These Drei Notturnos appeared in 1850 in two different versions: the first for high voice and piano and the second for piano solo. In the latter version the music is preceded by the song texts (no. I Hohe Liebe, no. II Seliger Tod: with texts by Ludwig Uhland, no. III O lieb, so lang Du lieben kannst: text by Ferdinand Freiligrath). The third Liebestraum – in the best tradition of nocturnes – is one of the most frequently played piano pieces of all. This is not least because it can be played by very skilled amateurs despite its pianistic bravura (our level of difficulty is 6/7).
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Liszt’s Liebesträume appeared in 1850 in two versions simultaneously: as a set of songs for high voice and piano, and as transcriptions for piano two-hands. Before setting out to compose songs of his own, Liszt had already made piano arrangements of a great many songs by other composers, including Franz Schubert. His first original essays in this genre appeared in 1843 under … more
About the composer
The most famous piano virtuoso of the nineteenth century is regarded as the most influential artist and composer (with Berlioz, Wagner) of the so-called New German School. His immense musical oeuvre comprises, above all else, works for solo piano, including numerous transcriptions; he also devised the symphonic poem. Important, too, are his sacred and secular choral works and songs.
|1811||Born in Doborján/Raiding (Sopron) on October 22, son of an official in the service of Prince Esterházy. First piano lessons from his father, early first attempts at composition, first public performance at age nine.|
|1822||Relocation of the family to Vienna, studies with Carl Czerny and Antonio Salieri.|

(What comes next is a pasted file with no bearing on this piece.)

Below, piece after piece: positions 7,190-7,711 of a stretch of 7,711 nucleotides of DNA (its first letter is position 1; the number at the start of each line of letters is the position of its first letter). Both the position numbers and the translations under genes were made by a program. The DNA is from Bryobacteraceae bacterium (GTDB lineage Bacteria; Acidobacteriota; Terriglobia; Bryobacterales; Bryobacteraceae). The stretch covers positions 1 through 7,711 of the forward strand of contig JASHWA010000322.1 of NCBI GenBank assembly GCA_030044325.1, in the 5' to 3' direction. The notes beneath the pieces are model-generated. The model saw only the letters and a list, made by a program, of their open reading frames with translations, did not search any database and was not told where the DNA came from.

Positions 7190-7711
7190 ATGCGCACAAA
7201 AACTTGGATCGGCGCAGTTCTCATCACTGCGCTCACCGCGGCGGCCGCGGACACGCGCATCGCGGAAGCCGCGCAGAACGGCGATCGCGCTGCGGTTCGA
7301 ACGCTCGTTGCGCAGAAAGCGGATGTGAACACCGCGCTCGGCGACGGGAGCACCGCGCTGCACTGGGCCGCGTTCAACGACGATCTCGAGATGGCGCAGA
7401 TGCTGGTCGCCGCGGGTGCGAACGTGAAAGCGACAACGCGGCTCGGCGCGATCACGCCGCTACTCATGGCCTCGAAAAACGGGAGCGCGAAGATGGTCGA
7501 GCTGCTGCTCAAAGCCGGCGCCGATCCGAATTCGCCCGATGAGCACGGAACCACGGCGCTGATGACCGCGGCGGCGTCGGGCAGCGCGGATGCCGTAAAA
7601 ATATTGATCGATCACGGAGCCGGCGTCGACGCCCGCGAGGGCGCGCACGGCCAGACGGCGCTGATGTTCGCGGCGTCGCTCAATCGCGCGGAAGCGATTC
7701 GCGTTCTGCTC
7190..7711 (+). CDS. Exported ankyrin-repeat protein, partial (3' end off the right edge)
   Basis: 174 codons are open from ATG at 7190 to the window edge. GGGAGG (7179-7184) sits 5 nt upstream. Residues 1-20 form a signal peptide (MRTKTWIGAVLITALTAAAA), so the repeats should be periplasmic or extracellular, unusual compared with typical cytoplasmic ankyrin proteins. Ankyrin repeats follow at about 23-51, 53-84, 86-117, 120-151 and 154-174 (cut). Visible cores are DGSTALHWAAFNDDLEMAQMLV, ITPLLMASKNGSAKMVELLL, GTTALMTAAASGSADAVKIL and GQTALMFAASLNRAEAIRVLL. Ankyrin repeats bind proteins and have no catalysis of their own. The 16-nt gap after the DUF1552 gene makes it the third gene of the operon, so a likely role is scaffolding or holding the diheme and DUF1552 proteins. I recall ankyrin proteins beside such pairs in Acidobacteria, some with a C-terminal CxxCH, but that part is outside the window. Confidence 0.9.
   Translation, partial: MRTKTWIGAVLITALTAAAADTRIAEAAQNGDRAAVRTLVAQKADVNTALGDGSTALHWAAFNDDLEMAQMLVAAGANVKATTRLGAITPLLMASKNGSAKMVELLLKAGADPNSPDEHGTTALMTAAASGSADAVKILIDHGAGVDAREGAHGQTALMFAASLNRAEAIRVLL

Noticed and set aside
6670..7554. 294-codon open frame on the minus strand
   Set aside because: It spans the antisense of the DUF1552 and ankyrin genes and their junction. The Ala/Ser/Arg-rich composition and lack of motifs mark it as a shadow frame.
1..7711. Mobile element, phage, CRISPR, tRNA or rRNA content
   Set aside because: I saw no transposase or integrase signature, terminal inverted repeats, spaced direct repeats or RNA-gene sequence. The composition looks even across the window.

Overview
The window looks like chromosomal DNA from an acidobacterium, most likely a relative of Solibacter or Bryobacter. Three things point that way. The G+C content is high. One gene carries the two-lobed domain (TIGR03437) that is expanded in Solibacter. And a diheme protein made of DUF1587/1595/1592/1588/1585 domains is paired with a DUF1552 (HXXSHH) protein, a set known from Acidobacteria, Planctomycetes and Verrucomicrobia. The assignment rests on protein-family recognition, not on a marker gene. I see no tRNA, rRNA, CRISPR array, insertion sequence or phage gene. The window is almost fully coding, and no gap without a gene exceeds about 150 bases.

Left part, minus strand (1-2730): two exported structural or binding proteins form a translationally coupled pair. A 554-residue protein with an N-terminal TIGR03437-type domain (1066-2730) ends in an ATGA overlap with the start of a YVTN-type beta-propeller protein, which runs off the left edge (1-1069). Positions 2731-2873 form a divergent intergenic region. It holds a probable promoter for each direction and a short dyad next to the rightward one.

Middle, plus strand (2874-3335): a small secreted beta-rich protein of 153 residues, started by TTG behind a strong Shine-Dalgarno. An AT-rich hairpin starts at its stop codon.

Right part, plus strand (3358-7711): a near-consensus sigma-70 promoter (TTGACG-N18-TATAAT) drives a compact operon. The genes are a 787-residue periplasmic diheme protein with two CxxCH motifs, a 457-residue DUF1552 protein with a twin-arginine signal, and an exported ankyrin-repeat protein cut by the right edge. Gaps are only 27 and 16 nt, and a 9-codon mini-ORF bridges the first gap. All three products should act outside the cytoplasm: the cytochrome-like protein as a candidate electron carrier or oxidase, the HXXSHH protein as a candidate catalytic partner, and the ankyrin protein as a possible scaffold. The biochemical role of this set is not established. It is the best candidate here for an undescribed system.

|1823||Relocation of the family to Paris. Composition studies with Ferdinando Paër and Antonín Reicha (1826). Performances in salons, concerts.|
|1824–27||Concert tours through France, to England and Switzerland. Composition of opera paraphrases for piano.|
|1830||Acquaintance with Berlioz, self-study by reading. He becomes Parisian society’sfavourite pianist and piano teacher.|
|1835||He moves to Switzerland with Countess Marie d’Agoult: their first child together, Blandine-Rachel, is born here. He continues concertizing in Paris.|
|from 1839||Continuous concert tours throughout Europe.|
|from 1847||Symphonic poems, including No. 2, “Tasso: lamento e trionfo”; No. 1, “Ce qu‘on entend sur la montagne” (‘Bergsymphonie,’ ‘Mountain Symphony’); “A Faust Symphony in Three Character Pictures”; “A Symphony to Dante’s Divine Comedy” (‘Dante Symphony’); as well as [No. 11], “Hunnenschlacht” (“Battle of the Huns”).|
|1848–61||Kapellmeister in Weimar; he advocates for progressive music (Wagner, Schumann, Berlioz).|
|1857–62||Oratorio, “The Legend of St. Elisabeth.”|
|1861–68||Resident in Rome.|
|1865||Takes minor holy orders.|
|1871||Appointed Hungarian court councilor; he lives in Rome, Weimar, and Budapest.|
|1886||Death in Bayreuth on July 31.|
About the authors
The current publication uses the original edition as its source, particularly important as the autographed manuscripts are now hidden in a private collection.